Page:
Published In

Oregon Historical Quarterly

Document Type


Publication Date

Summer 2018


Shipwrecks -- Oregon -- History, Spain -- Commerce -- Pacific Area -- History, Santo Cristo de Burgos -- Archival materials -- Analysis


For two centuries, physical evidence of a vast shipwreck, including beeswax and Chinese porcelain, has washed ashore in the Nehalem Spit area on the north coast of Oregon. The story of the wreck has been “shrouded by time, speculation, and surprisingly rich and often contradictory Euro-American folklore.” In this introduction to the Oregon Historical Quarterly's special issue, “Oregon's Manila Galleon,” authors Cameron La Follette, Douglas Deur, Dennis Griffin, and Scott S. Williams summarize the rich archival findings and archaeological evidence that points to the Santo Cristo de Burgos, a Manila galleon owned by the kingdom of Spain and bringing Asian trade goods to the Americas, as the ship that came to be known as the “Beeswax Wreck.”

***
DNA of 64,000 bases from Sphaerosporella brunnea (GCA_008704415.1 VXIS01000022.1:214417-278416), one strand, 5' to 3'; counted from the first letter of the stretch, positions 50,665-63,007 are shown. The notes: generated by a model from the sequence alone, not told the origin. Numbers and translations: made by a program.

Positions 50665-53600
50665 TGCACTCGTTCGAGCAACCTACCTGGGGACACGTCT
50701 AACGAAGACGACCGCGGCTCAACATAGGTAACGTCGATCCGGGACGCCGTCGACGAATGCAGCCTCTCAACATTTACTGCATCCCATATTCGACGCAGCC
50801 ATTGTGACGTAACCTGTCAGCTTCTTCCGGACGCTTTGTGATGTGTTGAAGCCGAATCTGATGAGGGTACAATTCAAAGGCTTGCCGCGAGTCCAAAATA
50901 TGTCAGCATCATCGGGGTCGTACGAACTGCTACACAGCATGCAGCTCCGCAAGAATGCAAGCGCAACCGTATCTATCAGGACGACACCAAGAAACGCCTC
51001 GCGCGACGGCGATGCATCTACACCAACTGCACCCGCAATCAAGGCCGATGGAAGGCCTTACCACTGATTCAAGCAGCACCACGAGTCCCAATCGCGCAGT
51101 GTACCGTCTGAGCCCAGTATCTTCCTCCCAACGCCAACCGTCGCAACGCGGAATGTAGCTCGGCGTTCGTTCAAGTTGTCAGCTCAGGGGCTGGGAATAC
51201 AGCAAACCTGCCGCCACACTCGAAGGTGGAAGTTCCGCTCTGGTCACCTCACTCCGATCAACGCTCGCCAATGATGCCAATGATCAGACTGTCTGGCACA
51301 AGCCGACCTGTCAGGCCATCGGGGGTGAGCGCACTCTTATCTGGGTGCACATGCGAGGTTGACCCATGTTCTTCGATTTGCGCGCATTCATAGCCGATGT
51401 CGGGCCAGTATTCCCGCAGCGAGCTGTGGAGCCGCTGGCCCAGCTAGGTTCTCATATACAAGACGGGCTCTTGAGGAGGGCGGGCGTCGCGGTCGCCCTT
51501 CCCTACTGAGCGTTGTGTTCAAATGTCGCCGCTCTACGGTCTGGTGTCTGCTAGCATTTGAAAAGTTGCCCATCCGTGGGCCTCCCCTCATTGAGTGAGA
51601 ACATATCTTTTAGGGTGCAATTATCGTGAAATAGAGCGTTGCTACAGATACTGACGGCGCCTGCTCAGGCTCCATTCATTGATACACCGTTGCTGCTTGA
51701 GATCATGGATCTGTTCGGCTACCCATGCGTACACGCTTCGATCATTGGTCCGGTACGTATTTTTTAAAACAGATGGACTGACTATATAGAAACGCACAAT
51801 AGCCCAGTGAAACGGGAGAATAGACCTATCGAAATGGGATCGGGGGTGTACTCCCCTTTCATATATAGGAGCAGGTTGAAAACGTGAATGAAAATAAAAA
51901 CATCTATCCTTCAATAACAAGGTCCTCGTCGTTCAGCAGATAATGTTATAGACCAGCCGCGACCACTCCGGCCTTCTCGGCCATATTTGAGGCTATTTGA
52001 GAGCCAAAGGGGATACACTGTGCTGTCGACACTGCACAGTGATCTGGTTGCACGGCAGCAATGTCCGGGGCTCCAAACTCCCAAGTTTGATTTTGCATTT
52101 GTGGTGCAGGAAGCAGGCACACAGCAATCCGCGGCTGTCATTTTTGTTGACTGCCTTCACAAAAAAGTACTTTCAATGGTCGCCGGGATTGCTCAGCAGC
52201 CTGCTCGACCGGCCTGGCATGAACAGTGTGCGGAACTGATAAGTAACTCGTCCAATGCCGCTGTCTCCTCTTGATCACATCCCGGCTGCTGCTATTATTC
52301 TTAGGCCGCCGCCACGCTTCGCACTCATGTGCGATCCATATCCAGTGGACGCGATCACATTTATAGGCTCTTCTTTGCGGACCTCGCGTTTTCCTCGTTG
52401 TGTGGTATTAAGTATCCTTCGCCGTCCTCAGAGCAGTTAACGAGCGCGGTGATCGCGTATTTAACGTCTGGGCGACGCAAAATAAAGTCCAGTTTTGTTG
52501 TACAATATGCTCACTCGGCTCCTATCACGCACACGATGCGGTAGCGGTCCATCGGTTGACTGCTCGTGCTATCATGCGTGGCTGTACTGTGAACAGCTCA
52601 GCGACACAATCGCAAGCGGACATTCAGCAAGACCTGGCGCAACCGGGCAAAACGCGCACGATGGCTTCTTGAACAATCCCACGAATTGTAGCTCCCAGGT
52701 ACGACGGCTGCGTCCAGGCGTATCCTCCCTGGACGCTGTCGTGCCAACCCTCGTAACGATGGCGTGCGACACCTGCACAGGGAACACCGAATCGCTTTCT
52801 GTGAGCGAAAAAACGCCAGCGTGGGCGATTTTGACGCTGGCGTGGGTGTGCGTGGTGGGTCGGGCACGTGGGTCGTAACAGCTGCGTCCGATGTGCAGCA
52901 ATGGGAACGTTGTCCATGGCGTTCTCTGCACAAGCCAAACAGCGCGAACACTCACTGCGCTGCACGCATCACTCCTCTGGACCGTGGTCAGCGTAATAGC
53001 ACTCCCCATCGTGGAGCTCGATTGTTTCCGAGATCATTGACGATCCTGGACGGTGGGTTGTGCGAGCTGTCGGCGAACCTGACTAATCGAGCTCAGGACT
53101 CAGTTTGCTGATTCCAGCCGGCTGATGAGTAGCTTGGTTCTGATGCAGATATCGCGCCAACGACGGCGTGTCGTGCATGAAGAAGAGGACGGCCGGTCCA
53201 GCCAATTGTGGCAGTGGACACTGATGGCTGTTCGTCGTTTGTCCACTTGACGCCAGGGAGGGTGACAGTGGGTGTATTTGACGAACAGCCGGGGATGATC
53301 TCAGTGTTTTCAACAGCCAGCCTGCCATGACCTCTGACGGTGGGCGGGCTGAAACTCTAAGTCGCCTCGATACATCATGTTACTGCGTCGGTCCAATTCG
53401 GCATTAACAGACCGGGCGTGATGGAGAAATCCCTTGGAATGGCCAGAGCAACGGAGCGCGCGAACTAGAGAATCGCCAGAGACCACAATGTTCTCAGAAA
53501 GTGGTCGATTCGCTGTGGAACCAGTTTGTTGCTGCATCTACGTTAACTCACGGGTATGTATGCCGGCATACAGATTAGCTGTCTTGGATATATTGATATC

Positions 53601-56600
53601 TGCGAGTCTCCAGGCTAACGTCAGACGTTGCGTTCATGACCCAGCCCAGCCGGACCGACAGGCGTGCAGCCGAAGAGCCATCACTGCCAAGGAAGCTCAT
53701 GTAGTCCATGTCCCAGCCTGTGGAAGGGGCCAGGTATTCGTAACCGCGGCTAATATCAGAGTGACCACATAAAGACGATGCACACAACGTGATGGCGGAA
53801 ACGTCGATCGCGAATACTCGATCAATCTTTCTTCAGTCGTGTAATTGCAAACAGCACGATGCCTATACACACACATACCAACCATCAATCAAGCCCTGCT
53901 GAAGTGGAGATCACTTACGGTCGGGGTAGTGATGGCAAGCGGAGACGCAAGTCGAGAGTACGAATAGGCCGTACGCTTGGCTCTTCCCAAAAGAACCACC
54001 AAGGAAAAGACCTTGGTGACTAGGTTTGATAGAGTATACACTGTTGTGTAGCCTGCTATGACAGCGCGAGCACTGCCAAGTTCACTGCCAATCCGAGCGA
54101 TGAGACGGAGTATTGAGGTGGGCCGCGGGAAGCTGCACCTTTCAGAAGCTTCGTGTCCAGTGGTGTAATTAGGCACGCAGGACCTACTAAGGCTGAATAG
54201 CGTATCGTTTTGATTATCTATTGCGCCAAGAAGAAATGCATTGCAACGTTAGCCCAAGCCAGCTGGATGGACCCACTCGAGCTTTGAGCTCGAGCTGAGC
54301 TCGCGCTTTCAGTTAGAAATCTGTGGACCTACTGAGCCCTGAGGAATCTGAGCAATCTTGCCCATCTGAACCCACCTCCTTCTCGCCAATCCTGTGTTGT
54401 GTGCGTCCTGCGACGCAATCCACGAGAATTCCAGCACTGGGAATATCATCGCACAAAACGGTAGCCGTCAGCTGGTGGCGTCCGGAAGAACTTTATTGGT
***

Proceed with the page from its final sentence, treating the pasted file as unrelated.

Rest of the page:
This is the publisher's final PDF article as it appears in Oregon Historical Quarterly. Copyright © 2018, Oregon Historical Society. Reproduced by permission.

This article is part of a special issue of the Oregon Historical Quarterly, that features articles on over a decade of research into uncovering the mystery of the “Beeswax Wreck.”

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